'Oi! Baron!' I look at my wife and abashedly walk towards the exit, tail cravenly tucked between my legs, children in tow, abandoned by a father now scurrying towards the automatic doors.
God help me! I loathe shopping. Not only do I have to suffer my wife's interminable dithering that demands we peruse every outlet in the emporium before going back to the very first one we entered two hours earlier, painstakingly re-examining the first item that caught her eye and finally, after a further period of exhaustive deliberation, making a belated purchase; I also invariably - and unenthusiastically - bump into one or two of my current or former pupils.
Now to clear up any misconceptions, many of these impromptu meetings are pleasant exchanges of everyday cordialities; but occasionally - and these are the ones that I guard against with the wide-eyed paranoiac vigilance of an SOE operative sitting in a cafe frequented by effete Gestapo agents in occupied France during World War Two - they are soured by the cretinous behaviour of some of my more slow-witted young charges. Today is one such occasion. I rush to the car, now clutching my daughter's hand whilst unsuccessfully attempting to appear unperturbed.
I can't escape these bloody kids. They're everywhere I go. It's an occupational hazard when one lives so close to the school, I rationalize, but, having said that, now back with my irrational hat on, it feels like I'm being stalked by twelve hundred adolescents. There must be a whole-school conspiracy against me, I wonder.
Let’s take yesterday, for example. I met, purely by chance, an ex-pupil outside McDonalds on my local high street. I was embarking upon my biweekly pilgrimage to the great temple of obesity; that monolithic personification of American neo-imperialistic dominance, built to accommodate a greedy, corpulent flock who proceed to lay prostrate at the altar of Mammon before stuffing their blubbery chops with saturated fat. Anyway, I digress.
The pupil in question, Laura, was unconscionably naughty. In fact, she spent the vast majority of her time wandering aimlessly around the school corridors. She shouted; she swore; she was lewd, rude and grossly crass; she even stole, as she was taught to by a mother unworthy of the title. As one would expect in today's educational climate, though, despite this behaviour, she was indulged by a short-sighted and obtuse pastoral team who proceeded to mollycoddle and insulate her from the school rules. She was allowed to get away with anything and everything. Needless to say, as a consequence, she left school with no moral grounding. She was, for all intents and purposes, rudderless.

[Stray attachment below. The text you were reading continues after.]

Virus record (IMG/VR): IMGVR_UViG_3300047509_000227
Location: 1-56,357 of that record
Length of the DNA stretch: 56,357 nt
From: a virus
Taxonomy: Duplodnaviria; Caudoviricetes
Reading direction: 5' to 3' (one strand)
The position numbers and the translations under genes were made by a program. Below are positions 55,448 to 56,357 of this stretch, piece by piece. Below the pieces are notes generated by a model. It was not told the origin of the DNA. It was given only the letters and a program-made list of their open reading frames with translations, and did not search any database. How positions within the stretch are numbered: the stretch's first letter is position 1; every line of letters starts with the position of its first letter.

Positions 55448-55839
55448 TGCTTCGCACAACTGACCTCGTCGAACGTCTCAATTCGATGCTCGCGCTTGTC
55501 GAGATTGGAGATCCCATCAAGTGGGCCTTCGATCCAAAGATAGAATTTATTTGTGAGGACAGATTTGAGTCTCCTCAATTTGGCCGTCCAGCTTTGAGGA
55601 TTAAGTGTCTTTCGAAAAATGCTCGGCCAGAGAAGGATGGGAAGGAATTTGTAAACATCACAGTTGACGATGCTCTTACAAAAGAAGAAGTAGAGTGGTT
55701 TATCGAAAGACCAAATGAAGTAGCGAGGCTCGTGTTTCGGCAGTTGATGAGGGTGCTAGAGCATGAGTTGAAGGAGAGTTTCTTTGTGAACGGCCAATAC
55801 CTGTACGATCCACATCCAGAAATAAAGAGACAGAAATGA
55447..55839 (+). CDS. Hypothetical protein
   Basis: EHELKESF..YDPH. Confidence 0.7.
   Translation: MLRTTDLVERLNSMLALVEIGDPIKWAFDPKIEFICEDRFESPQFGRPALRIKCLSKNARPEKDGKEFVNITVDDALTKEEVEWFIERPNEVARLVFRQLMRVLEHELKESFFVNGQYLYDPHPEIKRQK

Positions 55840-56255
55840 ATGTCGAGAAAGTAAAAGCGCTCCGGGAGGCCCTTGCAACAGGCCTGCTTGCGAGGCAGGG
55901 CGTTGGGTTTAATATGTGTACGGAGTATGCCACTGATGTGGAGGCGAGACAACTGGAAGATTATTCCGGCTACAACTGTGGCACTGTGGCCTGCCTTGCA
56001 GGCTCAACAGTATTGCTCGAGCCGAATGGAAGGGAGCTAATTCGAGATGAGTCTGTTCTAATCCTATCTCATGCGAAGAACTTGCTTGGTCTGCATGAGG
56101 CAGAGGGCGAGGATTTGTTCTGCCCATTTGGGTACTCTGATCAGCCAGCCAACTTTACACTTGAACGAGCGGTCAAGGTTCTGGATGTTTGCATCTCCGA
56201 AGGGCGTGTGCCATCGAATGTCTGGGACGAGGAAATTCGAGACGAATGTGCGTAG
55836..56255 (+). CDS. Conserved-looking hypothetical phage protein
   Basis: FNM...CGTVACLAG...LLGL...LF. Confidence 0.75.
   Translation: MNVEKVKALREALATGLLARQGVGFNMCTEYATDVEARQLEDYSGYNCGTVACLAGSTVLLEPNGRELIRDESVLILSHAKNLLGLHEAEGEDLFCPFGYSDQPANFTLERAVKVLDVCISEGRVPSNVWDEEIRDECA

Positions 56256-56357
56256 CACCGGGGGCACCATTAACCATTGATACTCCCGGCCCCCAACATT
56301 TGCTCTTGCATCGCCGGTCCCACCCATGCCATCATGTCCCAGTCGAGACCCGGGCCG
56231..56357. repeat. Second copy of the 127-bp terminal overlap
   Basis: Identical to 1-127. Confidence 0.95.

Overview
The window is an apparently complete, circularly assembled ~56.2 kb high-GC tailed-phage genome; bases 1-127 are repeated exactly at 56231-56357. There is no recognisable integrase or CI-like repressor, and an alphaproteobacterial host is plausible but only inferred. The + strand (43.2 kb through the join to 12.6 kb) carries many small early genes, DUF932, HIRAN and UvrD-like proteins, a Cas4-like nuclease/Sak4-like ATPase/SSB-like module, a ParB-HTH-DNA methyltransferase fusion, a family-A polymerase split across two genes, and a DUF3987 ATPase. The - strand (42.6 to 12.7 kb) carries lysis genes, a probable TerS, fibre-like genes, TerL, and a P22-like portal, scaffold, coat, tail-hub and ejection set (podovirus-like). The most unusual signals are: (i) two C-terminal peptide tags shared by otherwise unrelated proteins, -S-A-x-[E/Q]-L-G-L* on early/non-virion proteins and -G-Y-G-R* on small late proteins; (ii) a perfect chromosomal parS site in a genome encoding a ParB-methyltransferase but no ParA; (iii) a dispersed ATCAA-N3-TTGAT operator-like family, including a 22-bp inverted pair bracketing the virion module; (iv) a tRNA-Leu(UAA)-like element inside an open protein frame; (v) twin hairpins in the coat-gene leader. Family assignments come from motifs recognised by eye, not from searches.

As she approached, her dark eyes, weary gait and small, malnourished frame betrayed a sullen indifference to life. She looked up at me and, without stopping, and with a deep, evocative sincerity that I have never before witnessed, said: 'I am sorry, sir.' Before I had a chance to say anything other than hello, she was gone.
This makes me angry. Very angry! This young girl has been prevented from having a successful, happy life by an incapable mother and an education system that encourages failure. They – her teachers, including me, who stood by and said nothing - refused to help her. We took the path of least resistance. She is now at the mercy of life's travails, deprived of the tools to overcome them. In reality, she’s been afflicted with state-imposed Ignorance and Want. Beveridge and Dickens would certainly be turning in their graves.
As we strap the kids in, jump into the car and head off towards home, I ruminate on this meeting and consider the fact that we're being aggressively pursued, even harassed, by pupils very similar to Laura. It's depressingly familiar. I wonder if they'll apologise in ten years’ time, too. It is us, though, in my opinion, who should be apologising. We have let them down…badly. Perhaps their ubiquity, moreover, is my punishment. Like Marley’s shackled limbs, I am to be burdened with the guilt wrought by the interminable sight of these tortured souls in perpetuity.